Develop guidelines for report distribution.

sensitivity of 0.5%. Another method that can be used for the detection of t(9;22) is Southern hybridization analysis, which reliably identifies the BCR gene rearrangement using probes to the major or minor breakpoint with a sensitivity of about 5%. The reverse transcriptase-polymerase chain reaction (RT-PCR) is the most sensitive method for the detection of t(9;22). Amplification methods are capable of detecting 1 tumor cell among 100,000 normal cells, which makes this test suitable for detection of minimal residual disease. Real-time RT-PCR techniques are now available for a precise quantification of the chimeric transcripts, which has some prognostic value. Before embarking in the development of a particular methodology, it is important to keep in mind the specific disease and the advantages and disadvantages of each procedure for diagnosing that particular clinical condition.

3.2. PATENT ISSUES A large number of in vitro amplification procedures are patented and a license agreement for their use must be obtained; if not, the laboratory using the procedure is liable to prosecution for patent infringement. Traditionally, licensure is obtained for a particular procedure by purchasing an FDA-approved set of reagents sold by a manufacturer that holds the patent or an exclusive license to the amplification process. This approach is very limited for molecular diagnostic tests because there are few tests approved by the FDA. Thus, a laboratory using a particular patented process for clinical use must first negotiate a license agreement with the patent holder.

Almost identical considerations must be given to the use of sequence information required to design an assay. Sequences of newly discovered genes (e.g., human genes and virus genomes) are frequently patented by their discoverers, and the user of the sequence information without a license agreement runs the same risk of liability for patent infringement. Unfortunately, with the current environment and diversity of sources for sequence information, it is not always clear whether the sequence has been patented or who owns the patent. For this reason, before undertaking the development of any test on published sequences where a major commitment of resources is planned, it is advisable to check with the investigators that first described the sequence to determine patent issues. Also, careful review of the patent database and pending patent databases could be very useful (United States Patent and Trademark Office home page:

3.3. ASSAY DESIGN AND DEVELOPMENT Once specific analytes, assay techniques, and specimen types have been identified, the assay design and development can begin. Table 1 describes the different steps of the testing process that need to be taken into consideration when designing an LDT. The first step in introducing an LDT is to optimize each step of the analytical process, which includes nucleic acid extraction, amplification, detection, quantification, and result interpretation. Several review and research articles have provided detailed descriptions of the key parameters that might influence the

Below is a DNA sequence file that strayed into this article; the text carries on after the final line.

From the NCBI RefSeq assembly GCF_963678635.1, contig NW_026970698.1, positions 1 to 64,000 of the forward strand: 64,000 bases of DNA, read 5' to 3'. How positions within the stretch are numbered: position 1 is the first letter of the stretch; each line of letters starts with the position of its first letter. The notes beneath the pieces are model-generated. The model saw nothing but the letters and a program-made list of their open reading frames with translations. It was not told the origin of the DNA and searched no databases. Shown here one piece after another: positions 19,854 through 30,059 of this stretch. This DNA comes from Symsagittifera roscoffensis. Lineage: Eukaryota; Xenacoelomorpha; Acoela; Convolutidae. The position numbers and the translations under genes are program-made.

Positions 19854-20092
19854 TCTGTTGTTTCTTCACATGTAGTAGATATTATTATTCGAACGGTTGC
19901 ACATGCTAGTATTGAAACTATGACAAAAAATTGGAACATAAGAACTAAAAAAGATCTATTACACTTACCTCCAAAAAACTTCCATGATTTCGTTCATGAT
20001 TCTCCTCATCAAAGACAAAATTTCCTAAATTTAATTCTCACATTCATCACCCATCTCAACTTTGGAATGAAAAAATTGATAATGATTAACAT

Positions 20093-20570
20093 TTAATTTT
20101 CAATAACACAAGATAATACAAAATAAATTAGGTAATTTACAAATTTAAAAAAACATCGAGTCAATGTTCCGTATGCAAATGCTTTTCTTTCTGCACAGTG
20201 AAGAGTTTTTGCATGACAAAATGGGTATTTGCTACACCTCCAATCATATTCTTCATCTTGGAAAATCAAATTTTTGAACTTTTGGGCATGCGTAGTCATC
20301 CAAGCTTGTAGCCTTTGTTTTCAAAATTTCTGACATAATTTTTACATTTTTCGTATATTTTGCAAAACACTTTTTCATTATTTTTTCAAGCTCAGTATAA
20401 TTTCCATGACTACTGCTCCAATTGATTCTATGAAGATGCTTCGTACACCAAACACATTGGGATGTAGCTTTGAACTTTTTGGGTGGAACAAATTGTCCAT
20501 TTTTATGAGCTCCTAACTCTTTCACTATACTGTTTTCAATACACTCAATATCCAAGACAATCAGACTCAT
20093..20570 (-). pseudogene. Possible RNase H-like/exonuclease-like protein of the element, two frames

Table 2

Guidelines and Standards for Molecular Diagnostics Testing


Guideline or standard


NCCLS MM1-A Molecular Diagnostic Methods for Genetic Diseases

MM2-A Immunoglobulin and T-Cell Receptor Gene Rearrangement Assays MM3-A Molecular Diagnostic Methods for Infectious Diseases MM-5-A Nucleic Acid Amplification Assays for Molecular Hematology MM-6-A Quantitative Molecular Diagnostics for Infectious Diseases MM-7-P Fluorescence in Situ Hybridization Methods for Medical Genetics MM-8-P Measurement and Interpretation of Trinucleotide Repeats

ACMG Standards and guidelines for clinical genetic laboratories: Policy Statements Prenatal Interphase Fluorescence In Situ Hybridization

ACMG Position Statement on Multiple Marker Screening in Women 35 and Older Fragile X Syndrome: Diagnostic and Carrier Testing

Technical standard and guidelines for Fragile X: the first of a series of disease Laboratory standard and guidelines for population-based cystic fibrosis carrier screening

(Genet Med 3:149-154, 2001) Factor V Leiden Working Group-American College of Medical Genetics consensus statement on Factor V Leiden mutation testing (Genet Med 3:139-148, 2001). Statement on Storage and Use of Genetic Materials Statement on Multiple Marker Screening in Pregnant Women Statement on Use of Apolipoprotein E Testing for Alzheimer Disease. Points to Consider: Ethical, Legal, and Psychosocial Implications of Genetic Testing in Children and Adolescents Diagnostic Testing for Prader-Willi and Angelman Syndromes:

Statement on Population Screening for BRCA-1 Mutation in Ashkenazi Jewish Women Principles of Screening: Report of The Subcommittee on Screening of the American

College of Medical Genetics Clinical Practice Committee Position Statement on Carrier Testing for Canavan Disease Statement on Genetic Testing for Cystic Fibrosis Administrative office, 9650 Rockville Pike, Bethesda. MD 20814-3998 ASHI Standards for Molecular Histocompatibility and Immunogenetic Testing

NIH-DOE Task Force on Genetic Testing-Promoting Safe and Effective Genetic testing

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